Kelowna's experiment with e-scooters a major summertime hit | Kelowna News | iNFOnews

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Kelowna's experiment with e-scooters a major summertime hit

Ogo Scooter co-owner Chris Szydloski.
September 08, 2019 - 6:00 AM

KELOWNA - While the City of Kelowna is still analyzing data collected from three e-scooter operators this year, it's clear the machines were very popular.

On average, each scooter was taken out six to nine times a day, Matt Worona the city’s active transportation coordinator, told iNFOnews.ca. With 100 machines operating, that means 600 to 900 rides per day.

The numbers haven’t been crunched on the average length of ride, but Worona expects it to be in the 15 to 25-minute range.

Ogo was the largest operator, with up to 60 scooters. They were joined by Bunny and Zip. Two other companies, Roll and Spin, also bought licences but did not operate.

The fact that the machines were “geofenced” to a limited area meant there were concerns raised about there being too many scooters along busy waterfront paths.

“We have automated pedestrian/bicycle counters,” Worona said. “The one counter closest to The Sails, that’s on Bernard, it hit 10,000 on Canada Day this year. Ten thousand people on one side of the street. One sidewalk. That’s a lot of people walking, a lot of people biking. There’s just natural conflict there.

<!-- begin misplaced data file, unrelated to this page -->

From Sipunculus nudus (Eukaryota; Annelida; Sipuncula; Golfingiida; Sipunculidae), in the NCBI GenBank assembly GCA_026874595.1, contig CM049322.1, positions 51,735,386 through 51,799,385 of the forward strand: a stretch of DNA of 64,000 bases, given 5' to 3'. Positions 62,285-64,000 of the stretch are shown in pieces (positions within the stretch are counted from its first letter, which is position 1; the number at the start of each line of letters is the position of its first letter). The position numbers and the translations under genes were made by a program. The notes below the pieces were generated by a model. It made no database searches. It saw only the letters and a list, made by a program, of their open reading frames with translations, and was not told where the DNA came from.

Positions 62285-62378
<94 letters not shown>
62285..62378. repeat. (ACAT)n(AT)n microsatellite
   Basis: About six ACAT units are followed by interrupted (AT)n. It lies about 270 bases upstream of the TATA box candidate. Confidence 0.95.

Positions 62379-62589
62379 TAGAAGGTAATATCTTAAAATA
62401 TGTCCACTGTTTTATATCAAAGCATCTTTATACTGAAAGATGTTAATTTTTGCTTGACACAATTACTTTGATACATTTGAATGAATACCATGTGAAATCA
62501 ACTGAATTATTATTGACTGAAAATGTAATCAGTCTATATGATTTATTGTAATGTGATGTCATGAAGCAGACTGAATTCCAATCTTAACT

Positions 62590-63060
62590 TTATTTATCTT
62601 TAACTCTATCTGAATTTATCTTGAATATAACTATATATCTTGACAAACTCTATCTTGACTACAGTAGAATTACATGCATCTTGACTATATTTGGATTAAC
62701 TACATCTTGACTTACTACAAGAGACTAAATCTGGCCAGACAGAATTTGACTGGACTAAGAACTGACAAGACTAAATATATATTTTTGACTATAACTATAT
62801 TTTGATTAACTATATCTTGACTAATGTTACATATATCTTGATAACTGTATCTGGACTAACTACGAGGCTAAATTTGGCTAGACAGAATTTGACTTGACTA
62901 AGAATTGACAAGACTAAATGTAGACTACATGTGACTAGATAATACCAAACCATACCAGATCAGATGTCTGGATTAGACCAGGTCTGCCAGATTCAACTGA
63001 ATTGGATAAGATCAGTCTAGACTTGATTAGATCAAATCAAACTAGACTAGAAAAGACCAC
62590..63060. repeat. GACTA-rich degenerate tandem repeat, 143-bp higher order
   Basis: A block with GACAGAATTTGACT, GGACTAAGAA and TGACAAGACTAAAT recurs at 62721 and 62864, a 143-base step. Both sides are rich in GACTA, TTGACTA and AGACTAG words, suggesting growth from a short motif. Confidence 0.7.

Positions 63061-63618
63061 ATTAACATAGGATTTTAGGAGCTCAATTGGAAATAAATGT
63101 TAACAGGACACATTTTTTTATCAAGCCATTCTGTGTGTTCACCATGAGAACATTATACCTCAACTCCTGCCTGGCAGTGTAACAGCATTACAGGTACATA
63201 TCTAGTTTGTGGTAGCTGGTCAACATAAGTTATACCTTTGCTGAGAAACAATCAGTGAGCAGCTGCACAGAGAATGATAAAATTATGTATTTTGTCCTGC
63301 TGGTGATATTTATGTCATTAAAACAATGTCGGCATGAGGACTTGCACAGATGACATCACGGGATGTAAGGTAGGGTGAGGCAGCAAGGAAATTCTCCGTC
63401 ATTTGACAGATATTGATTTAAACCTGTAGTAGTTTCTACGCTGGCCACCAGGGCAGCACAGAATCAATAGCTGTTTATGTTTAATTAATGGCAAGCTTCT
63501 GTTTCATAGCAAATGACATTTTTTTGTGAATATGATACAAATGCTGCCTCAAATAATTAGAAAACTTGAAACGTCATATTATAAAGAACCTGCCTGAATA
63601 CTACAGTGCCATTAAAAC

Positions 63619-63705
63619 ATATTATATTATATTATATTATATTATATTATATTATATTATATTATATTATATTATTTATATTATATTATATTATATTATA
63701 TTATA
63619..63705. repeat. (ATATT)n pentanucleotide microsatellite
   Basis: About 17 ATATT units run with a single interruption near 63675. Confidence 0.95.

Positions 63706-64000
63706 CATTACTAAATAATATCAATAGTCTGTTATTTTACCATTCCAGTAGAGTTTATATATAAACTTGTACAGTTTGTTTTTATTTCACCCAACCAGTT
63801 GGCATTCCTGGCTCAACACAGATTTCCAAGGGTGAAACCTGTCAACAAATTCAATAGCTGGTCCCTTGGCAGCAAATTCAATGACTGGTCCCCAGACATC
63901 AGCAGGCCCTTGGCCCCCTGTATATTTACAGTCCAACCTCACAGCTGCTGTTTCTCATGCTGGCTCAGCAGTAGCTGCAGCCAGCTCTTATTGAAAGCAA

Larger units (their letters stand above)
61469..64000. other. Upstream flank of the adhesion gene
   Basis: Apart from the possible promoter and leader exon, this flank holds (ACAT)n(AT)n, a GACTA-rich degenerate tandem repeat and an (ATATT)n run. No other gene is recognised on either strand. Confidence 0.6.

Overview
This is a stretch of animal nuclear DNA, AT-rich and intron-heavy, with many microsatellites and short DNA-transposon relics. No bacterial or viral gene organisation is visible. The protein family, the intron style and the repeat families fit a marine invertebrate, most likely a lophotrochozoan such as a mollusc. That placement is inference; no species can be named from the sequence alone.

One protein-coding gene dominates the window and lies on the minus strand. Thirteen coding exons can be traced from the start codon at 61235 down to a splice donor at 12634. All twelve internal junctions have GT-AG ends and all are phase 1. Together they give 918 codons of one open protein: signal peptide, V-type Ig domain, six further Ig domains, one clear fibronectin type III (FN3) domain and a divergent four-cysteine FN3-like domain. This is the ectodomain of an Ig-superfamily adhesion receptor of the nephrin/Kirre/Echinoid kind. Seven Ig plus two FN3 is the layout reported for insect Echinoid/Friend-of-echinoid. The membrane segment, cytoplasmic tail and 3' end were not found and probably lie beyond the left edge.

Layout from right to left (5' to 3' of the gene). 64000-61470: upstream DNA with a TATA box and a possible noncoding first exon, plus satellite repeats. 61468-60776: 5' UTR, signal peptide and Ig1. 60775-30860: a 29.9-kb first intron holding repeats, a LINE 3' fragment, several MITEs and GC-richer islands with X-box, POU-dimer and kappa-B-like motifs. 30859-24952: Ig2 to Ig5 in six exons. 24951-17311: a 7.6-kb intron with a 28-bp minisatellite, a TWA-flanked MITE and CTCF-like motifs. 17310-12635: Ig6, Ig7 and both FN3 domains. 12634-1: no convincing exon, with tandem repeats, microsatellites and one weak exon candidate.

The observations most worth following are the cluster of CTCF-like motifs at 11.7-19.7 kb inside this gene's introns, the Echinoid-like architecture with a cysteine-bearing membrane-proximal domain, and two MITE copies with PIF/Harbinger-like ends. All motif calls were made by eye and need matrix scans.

“It’s not 100 vehicles (scooters) that are being used there that are creating this challenge. We often have thousands and thousands of people walking, biking, scooting, skating through those areas. All those conflicts compound each other. The scapegoat is always the newest thing.”

The key is to get the province to change the Motor Vehicle Act so scooters are allowed on roads and in bike lanes, as is the case in Calgary and some other cities, particularly in the United States, he said.

Kelowna is monitoring the use of the scooters and can tell such things as when they are in for maintenance. Some are more rugged than others so that affects the economics of each operation.

And, the permit rules require these three companies to keep operating at some level until the snow flies this fall or winter, even if they don’t have much ridership by then.

“Part of having a permit is being held to things that may not be 100 per cent profitable for the company,” Worona said.

As for whether riders use helmets or not, that’s not the city’s concern.

Ogo co-owner Chris Szydloski told iNFOnews.ca that the 120 helmets he bought this summer were gone in the first two weeks.

But, providing helmets to riders is not required. The city, however, does require one helmet to be “delivered” by each operator for each scooter.

What that can mean is giving the helmets away at a promotional event or sending helmets to people who sign up for the scooting app. The idea is to promote safety but, it’s clear, having six to nine people sharing a helmet each day is not feasible.

While there don’t seem to be any pedal or e-bikes on the horizon – Worona says companies are moving away from them because they have so many more components that can break down – the city is looking at more applications for its ride-sharing permits.


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